POLICY BRIEF: ISIS and U.S. National Security

The Middle East Policy Council convened its 83rd Capitol Hill Conference on Thursday, January 21. “ISIS and U.S. National Security: Policy Choices” offered four viewpoints on the nature of the threat and efforts underway by the U.S. and its allies to counter it. The conference was conceived in the wake of the terrorist attacks in Paris, which raised concerns about ISIS’ ability to mount more attacks globally. The subsequent shooting rampage in San Bernardino, California put U.S. policy makers under increasing pressure to understand the nature of the ISIS threat and define a coherent response. While the heated rhetoric of the U.S. presidential campaign has produced a range of provocative statements about “destroying” ISIS, specific policy proposals remain limited.

The four-person panel was selected with an eye towards informing more specific policy proposals. William Wechsler (Center for American Progress) offered his experience working at the U.S. Department of Defense on counterterrorism and special operations. Mark Katz (George Mason University) shared expertise on Russia and the motivations for more Russian engagement backing the Assad government. Charles Lister (Middle East Institute) assessed the status of the various opposition groups in Syria and the feasibility of U.S. partnership with them. And Audrey Kurth Cronin (George Mason University) highlighted the reasons why the approach designed to counter Al-Qaeda may not work against ISIS. The event – moderated by Patrick Theros and Thomas Mattair of the Middle East Policy Council as a discussant – can be viewed in its entirety here.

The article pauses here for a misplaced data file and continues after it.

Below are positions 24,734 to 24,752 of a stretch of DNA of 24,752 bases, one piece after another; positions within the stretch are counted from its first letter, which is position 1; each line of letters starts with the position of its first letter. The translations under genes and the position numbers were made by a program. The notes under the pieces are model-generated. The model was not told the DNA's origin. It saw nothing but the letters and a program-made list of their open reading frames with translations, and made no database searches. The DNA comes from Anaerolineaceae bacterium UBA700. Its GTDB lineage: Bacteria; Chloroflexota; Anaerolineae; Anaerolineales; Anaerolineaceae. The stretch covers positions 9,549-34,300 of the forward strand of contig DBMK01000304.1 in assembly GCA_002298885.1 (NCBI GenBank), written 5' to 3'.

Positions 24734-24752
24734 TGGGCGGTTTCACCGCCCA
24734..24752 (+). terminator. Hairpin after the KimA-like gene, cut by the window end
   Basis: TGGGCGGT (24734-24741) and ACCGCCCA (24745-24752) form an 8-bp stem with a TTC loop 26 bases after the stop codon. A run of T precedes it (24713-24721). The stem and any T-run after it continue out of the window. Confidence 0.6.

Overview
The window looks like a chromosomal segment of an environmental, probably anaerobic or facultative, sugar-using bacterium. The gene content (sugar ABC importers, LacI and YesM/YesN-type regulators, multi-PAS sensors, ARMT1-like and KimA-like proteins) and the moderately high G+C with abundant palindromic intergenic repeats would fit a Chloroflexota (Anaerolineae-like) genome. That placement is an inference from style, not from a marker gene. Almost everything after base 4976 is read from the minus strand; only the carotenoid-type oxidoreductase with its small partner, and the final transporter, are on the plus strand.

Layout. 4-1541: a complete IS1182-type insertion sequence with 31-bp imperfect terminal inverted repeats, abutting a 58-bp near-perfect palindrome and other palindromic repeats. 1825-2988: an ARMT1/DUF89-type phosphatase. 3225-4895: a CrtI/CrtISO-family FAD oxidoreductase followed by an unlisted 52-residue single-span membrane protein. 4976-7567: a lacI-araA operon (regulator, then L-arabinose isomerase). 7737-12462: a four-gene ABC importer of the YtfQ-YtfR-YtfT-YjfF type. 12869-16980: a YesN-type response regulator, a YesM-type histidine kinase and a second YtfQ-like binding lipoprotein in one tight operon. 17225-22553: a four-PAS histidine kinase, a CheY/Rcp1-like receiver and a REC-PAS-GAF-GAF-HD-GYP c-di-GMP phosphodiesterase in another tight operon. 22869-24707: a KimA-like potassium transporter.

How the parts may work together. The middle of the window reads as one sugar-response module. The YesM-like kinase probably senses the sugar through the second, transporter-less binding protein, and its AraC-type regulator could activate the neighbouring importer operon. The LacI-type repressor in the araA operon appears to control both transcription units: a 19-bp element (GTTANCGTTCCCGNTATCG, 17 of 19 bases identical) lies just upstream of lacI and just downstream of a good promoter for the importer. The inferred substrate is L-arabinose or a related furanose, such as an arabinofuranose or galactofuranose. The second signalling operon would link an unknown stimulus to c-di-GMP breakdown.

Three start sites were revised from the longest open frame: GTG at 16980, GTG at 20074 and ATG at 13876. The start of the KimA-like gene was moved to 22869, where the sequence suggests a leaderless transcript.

Dr. Wechsler underlined how no nation, including the United States, has as its highest priority to seriously disrupt ISIS and regain the significant territory it controls. For most U.S. partners in the region, focus has been squarely on removing Assad from power, and this remains the case today despite ISIS’ emergence. But ISIS is increasingly turning to external attacks, showing that it is a threat beyond the territory it controls. This demands that the U.S. formulate a coherent response, one which Dr. Wechsler would like to see organized around “indirect action,” where regional and local actors take the fight directly to ISIS with some U.S. support, particularly in the form of air strikes. To illustrate tangible gains from this approach, Dr. Wechsler pointed to evidence that salaries for ISIS fighters were being reduced and that large cash stockpiles were destroyed by a U.S. air strike. Amidst this continued U.S. tactical support, Dr. Wechsler emphasized keeping an eye on the bigger picture: managing relationships in the region to avoid a sustained war along sectarian lines, fueled by a master narrative of Shia versus Sunni.

Dr. Katz gave his latest assessment of the role of Russia, a new variable in Syria after the beginning of Russian air strikes in support of the Assad regime in the fall of 2015. Dr. Katz conveyed both the domestic political realities driving Putin’s foray into Syria, and the numerous examples of Russia’s ability to act pragmatically in the Middle East. These include Russia’s productive relationship with the internationally recognized government of Libya (despite strong opposition to NATO involvement in overthrowing Qaddafi) and Putin’s openness to working with the Morsi government in Egypt in 2012-13 (despite Russia’s disfavoring Islamists). Stressing their pragmatic approach to the region, Dr. Katz suggested that there may be some potential for cooperation with Russia in Syria. He expressed surprise that Putin has allowed relations with Turkey to sour significantly, given the efforts over the past several years to bolster trade and cooperation between the two countries.